Yesterday was June 12, Loving Day — a sort of unofficial holiday that celebrates the end of one of America’s most noxiously racist policies. On this day in 1967, the Supreme Court ruled in the case of Loving V. Virginia, striking down the anti-miscegenation laws that were still on the books in 16 states. Richard and Mildred Loving, a white man and a black woman, had married in 1958, and Virginia had made life difficult for them, first jailing them and then forcing them to leave the state. But they won their case. Ever since then, interracial marriage has been legal in America. (The case was the subject of the 2016 movie Loving.)
Sufjan Stevens knows a few things about love. A couple of weeks ago, he released two new love songs, “Love Yourself” and “With My Whole Heart,” to celebrate the beginning of Pride Month. And today, on his Tumblr, Stevens has written an essay about love. It’s a long, vaguely theological treatise about the eternal battle between love and shame, and it opens with quotations from both RuPaul and Jesus Christ, in that order. Stevens talks seriously about his Christian faith in the essay, and he never mentions any idea of a conflict between Christianity and the open love that he celebrates. (Adam and Eve come up often.) Here’s a representative passage:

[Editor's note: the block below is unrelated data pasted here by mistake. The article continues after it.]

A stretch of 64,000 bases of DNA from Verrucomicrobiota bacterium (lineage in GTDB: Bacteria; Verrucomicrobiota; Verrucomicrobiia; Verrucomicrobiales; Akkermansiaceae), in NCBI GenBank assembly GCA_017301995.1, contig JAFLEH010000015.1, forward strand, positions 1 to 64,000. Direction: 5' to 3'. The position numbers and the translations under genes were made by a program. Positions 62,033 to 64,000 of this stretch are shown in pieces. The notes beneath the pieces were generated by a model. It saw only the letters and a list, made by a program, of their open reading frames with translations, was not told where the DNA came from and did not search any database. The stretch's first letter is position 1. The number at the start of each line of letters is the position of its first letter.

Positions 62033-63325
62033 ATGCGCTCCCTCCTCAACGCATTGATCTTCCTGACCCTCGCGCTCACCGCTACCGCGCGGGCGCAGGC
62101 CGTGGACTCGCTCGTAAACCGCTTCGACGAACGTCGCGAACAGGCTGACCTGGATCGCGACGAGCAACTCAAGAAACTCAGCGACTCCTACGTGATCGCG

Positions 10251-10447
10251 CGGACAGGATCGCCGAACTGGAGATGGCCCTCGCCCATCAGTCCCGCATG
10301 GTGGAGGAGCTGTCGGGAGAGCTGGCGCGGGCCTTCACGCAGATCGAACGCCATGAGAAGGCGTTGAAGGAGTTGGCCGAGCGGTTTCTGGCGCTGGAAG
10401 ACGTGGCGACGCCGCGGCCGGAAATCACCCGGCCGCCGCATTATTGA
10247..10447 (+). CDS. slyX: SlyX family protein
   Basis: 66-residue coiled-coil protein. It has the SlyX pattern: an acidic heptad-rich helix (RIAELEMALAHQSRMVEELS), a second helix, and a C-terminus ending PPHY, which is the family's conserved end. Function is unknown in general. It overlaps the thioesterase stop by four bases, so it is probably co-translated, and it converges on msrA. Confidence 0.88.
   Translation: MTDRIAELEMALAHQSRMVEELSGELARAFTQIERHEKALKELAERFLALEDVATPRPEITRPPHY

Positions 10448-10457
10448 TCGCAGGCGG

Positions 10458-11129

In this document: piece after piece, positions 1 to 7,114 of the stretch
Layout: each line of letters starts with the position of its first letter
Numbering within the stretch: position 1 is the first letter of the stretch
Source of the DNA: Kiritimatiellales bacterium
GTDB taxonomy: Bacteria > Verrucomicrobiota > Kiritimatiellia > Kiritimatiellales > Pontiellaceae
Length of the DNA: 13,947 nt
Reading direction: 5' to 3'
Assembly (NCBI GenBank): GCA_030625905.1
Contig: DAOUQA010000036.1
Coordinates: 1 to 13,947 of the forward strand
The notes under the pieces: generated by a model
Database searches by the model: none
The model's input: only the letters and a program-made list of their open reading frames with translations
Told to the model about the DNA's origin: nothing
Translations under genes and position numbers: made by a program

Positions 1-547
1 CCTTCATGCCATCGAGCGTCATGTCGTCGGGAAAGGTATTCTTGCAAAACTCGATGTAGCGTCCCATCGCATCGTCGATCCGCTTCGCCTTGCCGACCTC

If loving others means loving and knowing yourself, then the failure to love is a failure to be oneself, a failure to be human; an inexcusable and unforgivable crime, and an offense to your humanity. It’s no secret that human history is an incriminating record at times entirely absent of love. We divide and conquer, disenfranchise, enslave, ostracize, oppress, debase, diminish, destroy, and utterly annihilate on the basis of superficial distinctions among us. I wish I could reasonably account for the motivations. Money? Greed? Power? Political and religious entitlement? Ego-mania?
You can read the full essay here.